“This is an unacceptable situation,” said Joshua Fannon, president of the union representing fire officers. “It puts our members at risk. It puts our community at risk that we serve.”
Councilman Zeke Cohen said at that hearing that he was “deeply concerned with the overall functioning of the department at this point.”
The notice of personal injury claim attacks the failure of the city and state to demolish 205 South Stricker St.
In February, The Banner charted the history of the property. The collapse of a home two doors down in 1997, caused the home and a home in between to shift “right off the foundation,” said Robert Shore, whose family left the home when they moved to rural Pennsylvania in 2008.
It was declared vacant by the city in 2010. That same year, it was sold at public auction to First National Assets, a company that buys tax liens. But FNA failed to pay the back taxes, interest and penalties, and the city got the sale overturned in 2014. The home went unclaimed at subsequent tax auctions.
A fire at the home in 2015 injured four firefighters, with the fire deemed the result of “homeless activity.” Another fire occurred in 2016, the attorneys say.
Kevin Stern, one of the attorneys representing the families, said the Code X-Ray program that was designed to place red signs on the outside of homes that were unsafe should have stayed in place. Miller also questioned why the city and state have been unable to make better progress in demolishing unsafe structures.
A 2021 report on Project C.O.R.E. by the Maryland Department of Housing and Community Development said that more than 5,000 “units of blight” were demolished or stabilized between Jan. 1, 2016, and Oct. 31, 2021, with 400 more planned. Baltimore’s capital budget for 2022 earmarks $50 million for properties that pose health and safety risks or require urgent demolition, with the state contributing $12 million for Project C.O.R.E. The state estimates it costs $35,000 to tear down a home, with more costs if a structural wall is required for an adjacent home, or if residents need to be relocated.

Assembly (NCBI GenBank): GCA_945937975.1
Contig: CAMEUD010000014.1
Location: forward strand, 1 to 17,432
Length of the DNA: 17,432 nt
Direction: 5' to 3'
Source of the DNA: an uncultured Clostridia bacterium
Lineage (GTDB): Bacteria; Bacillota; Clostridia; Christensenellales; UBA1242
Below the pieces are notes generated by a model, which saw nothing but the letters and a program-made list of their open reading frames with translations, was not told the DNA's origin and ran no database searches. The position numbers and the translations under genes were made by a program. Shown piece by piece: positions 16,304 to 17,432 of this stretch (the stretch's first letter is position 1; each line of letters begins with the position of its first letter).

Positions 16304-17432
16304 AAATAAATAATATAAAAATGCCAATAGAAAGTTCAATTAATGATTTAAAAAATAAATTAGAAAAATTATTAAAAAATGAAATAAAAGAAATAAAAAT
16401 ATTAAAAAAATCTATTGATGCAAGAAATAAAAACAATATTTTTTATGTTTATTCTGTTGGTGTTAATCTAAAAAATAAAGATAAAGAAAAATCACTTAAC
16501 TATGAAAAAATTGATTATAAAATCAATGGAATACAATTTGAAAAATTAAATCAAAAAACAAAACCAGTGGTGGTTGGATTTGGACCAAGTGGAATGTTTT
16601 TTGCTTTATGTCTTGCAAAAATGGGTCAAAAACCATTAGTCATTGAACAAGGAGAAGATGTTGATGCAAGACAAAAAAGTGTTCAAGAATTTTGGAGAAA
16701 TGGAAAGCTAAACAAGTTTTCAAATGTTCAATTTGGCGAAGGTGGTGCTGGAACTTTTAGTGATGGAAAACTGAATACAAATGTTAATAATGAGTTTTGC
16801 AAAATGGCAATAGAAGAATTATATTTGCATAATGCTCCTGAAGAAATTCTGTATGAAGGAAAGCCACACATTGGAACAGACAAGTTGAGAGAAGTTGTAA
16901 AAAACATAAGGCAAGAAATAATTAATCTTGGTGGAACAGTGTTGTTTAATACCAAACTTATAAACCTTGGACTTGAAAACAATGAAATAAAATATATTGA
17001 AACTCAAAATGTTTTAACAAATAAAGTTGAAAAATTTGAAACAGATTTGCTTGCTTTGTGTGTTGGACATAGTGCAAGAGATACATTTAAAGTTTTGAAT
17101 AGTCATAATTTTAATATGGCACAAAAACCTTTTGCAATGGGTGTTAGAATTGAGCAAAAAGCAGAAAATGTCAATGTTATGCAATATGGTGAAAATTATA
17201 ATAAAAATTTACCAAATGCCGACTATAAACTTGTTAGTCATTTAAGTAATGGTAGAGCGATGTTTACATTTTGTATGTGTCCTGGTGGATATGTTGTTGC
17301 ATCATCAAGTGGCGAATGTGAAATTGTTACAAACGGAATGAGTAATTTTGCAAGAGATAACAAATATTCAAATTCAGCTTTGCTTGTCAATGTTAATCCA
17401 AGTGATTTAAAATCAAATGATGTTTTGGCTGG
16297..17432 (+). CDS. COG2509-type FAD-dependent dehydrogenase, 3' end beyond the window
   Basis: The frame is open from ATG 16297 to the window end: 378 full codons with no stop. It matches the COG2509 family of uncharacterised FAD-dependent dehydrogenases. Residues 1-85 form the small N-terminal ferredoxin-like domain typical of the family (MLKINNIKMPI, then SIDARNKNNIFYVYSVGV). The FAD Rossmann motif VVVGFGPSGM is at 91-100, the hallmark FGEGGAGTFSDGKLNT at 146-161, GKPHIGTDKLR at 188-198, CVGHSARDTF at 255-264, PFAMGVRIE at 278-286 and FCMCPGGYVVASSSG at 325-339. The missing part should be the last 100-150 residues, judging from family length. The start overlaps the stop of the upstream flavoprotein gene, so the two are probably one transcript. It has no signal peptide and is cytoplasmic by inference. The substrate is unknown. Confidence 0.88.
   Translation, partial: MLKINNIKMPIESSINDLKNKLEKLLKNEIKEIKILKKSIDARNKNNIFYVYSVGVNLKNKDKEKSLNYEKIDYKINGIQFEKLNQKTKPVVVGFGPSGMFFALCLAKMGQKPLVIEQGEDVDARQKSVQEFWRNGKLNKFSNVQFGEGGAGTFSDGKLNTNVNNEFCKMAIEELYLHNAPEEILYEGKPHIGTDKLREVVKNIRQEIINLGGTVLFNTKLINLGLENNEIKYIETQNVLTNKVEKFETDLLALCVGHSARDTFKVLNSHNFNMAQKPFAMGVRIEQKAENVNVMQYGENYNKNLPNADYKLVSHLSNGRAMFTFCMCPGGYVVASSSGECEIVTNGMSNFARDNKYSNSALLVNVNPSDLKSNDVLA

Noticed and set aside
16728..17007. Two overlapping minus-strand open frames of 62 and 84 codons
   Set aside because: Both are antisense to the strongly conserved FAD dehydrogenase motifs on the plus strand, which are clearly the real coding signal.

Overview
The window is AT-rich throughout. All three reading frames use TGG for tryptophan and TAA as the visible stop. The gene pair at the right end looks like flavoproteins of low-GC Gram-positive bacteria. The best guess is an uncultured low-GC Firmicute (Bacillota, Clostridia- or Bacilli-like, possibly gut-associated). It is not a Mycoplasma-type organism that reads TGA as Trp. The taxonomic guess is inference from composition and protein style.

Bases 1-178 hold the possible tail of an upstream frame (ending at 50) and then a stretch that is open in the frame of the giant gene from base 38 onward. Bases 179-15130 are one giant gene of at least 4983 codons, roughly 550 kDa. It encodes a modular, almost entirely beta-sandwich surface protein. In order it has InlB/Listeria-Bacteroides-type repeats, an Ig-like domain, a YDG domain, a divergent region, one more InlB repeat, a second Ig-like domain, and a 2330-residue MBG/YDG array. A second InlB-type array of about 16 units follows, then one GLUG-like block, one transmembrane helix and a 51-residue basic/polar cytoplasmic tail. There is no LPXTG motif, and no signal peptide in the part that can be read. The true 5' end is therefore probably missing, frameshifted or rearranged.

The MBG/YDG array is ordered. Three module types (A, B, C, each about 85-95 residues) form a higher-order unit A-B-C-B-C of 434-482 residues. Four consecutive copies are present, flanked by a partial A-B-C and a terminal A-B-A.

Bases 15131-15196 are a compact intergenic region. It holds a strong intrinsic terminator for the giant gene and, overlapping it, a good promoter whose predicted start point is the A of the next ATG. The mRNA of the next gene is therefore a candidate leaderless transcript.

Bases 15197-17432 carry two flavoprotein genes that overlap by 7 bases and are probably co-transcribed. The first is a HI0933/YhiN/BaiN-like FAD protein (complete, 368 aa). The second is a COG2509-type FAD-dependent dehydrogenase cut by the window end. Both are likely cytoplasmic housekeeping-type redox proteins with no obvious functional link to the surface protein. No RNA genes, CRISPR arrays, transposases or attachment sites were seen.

“205 S. Stricker should have been demolished years ago, after the first fire there, but the City of Baltimore and its elected officials, agents and employees chose to allocate the City’s resources elsewhere, including but not limited to eliminating the Code X-Ray program and failing to implement the CORE project appropriately,” the notice said.
“At the end of the day, the city’s priorities need to be fixed,” Stern added in an interview.
Clara Fenelon, who was engaged to Lacayo, said firefighters have been warned against speaking out about problems in the department.
“That’s not the way we’re going to make this better,” she said.
Sadler’s husband, Brandon Sadler, said the prospect of change seemed out of reach.
“These buildings are going to keep falling down and catching fire,” he said. Firefighters are “going to go in again. Again and again. And the city’s not going to care. Again and again. And somebody’s just going to be standing [here] like we are.”